Ahead of the International Day for the Elimination of Violence against Women on 25 November, the European Commission and the High Representative/Vice-President issued the following statement:
“Globally, the rights of women and girls have faced threats, reductions, or complete elimination, significantly impeding progress achieved over decades. The European Union continues to stand up against all forms of violence against women and girls. We maintain our unwavering support for women and girls who have suffered from violence, as victims and survivors, and condemn the use of sexual and gender-based violence as a weapon of war.
Violence against women and girls is a scar on all societies. The facts are shocking: in the EU and across the world, one in three women have experienced physical or sexual violence, including abuse, harassment, rape, sexual exploitation, genital mutilation, forced marriage and femicide. Invisible despair is what many women and girls have to live with. Protecting them and ending violence against women means more than striving for gender equality. It means fulfilling basic human rights. It means urgently bringing the perpetrators to justice.
We join the UN’s Global Campaign to End Violence against Women. As co-leader of the Generation Equality Forum’s Action Coalition on Gender-Based Violence, we affirm our steadfast dedication to the immediate eradication of violence against women and girls, both within and beyond the European Union. We stand in solidarity with our partners, civil society, women’s rights groups, and human rights defenders, echoing their demand for justice and accountability.
This year, the EU acceded to the Istanbul Convention, marking a major step forward in making Europe a safer place for women and girls. The EU is now bound by ambitious and comprehensive standards to prevent and combat gender-based violence. Member States will have to implement measures such as training professionals in close contact with victims of violence, running awareness-raising campaigns or ensuring dissuasive sanctions for perpetrators.”
As stated in the EU Gender Equality Strategy 2020-2025, the European Commission is committed to preventing and combating gender-based violence. On 8 March 2022, the European Commission adopted a proposal for a directive to combat violence against women and domestic violence, which criminalises the most serious forms of violence against women across the EU and provides for comprehensive measures for victims’ protection, support and access to justice as well as the prevention of such violence. The proposal is currently being negotiated by the co-legislators.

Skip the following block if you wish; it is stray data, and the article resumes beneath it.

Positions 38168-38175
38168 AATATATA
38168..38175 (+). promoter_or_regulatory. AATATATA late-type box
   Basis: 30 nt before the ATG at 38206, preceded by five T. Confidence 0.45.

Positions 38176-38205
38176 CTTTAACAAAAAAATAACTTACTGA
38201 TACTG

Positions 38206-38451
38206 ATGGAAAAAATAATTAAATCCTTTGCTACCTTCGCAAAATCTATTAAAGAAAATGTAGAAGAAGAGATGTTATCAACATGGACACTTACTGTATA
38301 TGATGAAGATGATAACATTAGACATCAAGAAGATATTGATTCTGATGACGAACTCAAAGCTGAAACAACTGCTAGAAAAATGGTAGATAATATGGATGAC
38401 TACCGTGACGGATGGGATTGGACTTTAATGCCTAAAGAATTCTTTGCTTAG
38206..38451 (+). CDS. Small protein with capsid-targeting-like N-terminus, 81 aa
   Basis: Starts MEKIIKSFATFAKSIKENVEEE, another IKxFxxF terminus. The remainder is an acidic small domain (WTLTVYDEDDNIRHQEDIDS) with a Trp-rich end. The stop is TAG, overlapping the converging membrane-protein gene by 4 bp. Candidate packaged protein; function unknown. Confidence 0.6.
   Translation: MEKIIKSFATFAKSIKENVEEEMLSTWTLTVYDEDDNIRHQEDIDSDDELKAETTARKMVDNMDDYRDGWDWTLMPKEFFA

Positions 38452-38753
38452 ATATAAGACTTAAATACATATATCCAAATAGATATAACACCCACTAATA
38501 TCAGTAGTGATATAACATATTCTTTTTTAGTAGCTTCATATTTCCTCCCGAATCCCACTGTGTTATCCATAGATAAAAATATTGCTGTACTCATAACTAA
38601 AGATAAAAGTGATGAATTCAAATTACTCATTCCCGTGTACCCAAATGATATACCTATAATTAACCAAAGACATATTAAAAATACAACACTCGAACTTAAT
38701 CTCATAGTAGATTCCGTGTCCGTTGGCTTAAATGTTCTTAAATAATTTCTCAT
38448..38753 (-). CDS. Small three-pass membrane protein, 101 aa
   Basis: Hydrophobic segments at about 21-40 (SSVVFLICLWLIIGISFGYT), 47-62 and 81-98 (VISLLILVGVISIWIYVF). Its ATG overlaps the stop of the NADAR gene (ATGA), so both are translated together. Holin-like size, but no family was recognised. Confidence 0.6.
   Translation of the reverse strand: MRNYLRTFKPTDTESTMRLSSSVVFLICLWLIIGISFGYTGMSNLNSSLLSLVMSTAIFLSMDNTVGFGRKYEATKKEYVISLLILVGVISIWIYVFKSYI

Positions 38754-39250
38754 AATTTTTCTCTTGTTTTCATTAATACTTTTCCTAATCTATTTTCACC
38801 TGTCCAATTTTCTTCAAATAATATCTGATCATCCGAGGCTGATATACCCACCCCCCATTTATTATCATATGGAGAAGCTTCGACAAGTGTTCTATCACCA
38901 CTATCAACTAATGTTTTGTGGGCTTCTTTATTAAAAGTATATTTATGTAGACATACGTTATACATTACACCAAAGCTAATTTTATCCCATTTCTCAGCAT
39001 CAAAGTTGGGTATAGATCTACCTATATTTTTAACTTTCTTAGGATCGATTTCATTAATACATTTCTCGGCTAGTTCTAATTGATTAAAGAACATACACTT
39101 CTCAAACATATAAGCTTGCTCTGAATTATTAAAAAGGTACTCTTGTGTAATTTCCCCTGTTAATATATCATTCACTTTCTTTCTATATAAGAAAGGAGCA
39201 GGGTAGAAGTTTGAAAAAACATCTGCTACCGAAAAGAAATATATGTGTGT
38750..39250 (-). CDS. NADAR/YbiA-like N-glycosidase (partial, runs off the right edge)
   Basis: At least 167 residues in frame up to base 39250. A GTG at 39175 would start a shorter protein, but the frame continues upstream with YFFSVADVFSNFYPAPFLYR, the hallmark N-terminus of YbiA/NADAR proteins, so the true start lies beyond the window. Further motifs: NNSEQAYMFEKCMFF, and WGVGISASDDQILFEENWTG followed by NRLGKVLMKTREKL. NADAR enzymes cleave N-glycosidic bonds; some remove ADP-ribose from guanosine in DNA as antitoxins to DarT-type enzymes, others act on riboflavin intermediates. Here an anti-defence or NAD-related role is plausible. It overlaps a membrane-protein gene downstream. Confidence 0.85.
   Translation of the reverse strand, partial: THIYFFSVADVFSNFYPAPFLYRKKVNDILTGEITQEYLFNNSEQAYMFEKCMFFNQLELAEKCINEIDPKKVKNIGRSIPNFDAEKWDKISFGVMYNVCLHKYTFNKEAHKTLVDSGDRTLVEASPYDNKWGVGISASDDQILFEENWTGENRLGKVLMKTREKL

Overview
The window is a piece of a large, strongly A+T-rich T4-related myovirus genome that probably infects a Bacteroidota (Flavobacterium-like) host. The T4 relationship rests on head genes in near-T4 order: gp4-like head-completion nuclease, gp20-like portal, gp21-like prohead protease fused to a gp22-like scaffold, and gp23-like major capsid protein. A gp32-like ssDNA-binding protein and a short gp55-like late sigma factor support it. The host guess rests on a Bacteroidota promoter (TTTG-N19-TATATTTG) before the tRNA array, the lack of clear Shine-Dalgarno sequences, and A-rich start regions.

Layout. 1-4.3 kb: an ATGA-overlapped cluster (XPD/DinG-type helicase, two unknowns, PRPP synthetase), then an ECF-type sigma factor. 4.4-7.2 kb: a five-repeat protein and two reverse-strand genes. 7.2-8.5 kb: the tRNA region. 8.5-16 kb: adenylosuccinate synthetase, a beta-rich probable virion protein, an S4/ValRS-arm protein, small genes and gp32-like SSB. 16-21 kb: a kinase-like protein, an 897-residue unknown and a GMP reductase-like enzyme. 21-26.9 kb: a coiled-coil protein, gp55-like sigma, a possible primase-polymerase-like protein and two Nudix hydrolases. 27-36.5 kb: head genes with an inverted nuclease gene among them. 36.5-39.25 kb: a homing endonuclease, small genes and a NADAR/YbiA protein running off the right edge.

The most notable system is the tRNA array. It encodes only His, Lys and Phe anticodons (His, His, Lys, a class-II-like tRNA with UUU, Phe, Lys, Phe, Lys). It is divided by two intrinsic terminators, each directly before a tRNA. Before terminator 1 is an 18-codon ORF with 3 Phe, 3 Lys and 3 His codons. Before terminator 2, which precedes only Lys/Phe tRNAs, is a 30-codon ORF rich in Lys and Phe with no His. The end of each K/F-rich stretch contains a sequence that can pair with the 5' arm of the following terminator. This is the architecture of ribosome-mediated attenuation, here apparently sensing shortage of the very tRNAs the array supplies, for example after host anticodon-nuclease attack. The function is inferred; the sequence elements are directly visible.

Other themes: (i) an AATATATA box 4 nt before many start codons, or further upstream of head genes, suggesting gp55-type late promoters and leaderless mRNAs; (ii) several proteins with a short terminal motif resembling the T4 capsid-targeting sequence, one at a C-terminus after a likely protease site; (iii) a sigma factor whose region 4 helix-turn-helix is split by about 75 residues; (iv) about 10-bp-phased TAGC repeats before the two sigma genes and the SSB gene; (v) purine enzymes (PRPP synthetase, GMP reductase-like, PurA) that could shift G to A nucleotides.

On 1 October 2023, the Commission became a party to the Council of Europe Convention on preventing and combating violence against women and domestic violence – the Istanbul Convention. This reference framework recognises that violence against women is a violation of their fundamental rights. The EU as a whole agrees to be bound by the Convention in areas of EU competence and its Member States must implement the measures.
In Autumn 2023, the Commission established an EU network on the prevention of gender-based violence and domestic violence. The first in-person meeting will take place in Brussels on 29-30 November 2023. The network will provide the space for Member States and stakeholders to discuss approaches for violence prevention, exchange knowledge and good practices.
In the course of 2024, the Commission will put forward a Recommendation on preventing and combating harmful practices against women and girls, such as female genital mutilation, forced sterilisation, forced abortion and early and forced marriage.
On 11 May 2022, the Commission adopted a proposal for a Regulation on preventing and combating child sexual abuse. It will oblige providers to prevent, detect, report and remove child sexual abuse material on their services. It will also create a European Centre to prevent and combat child sexual abuse as a new EU agency. The proposal is in negotiations with the co-legislators.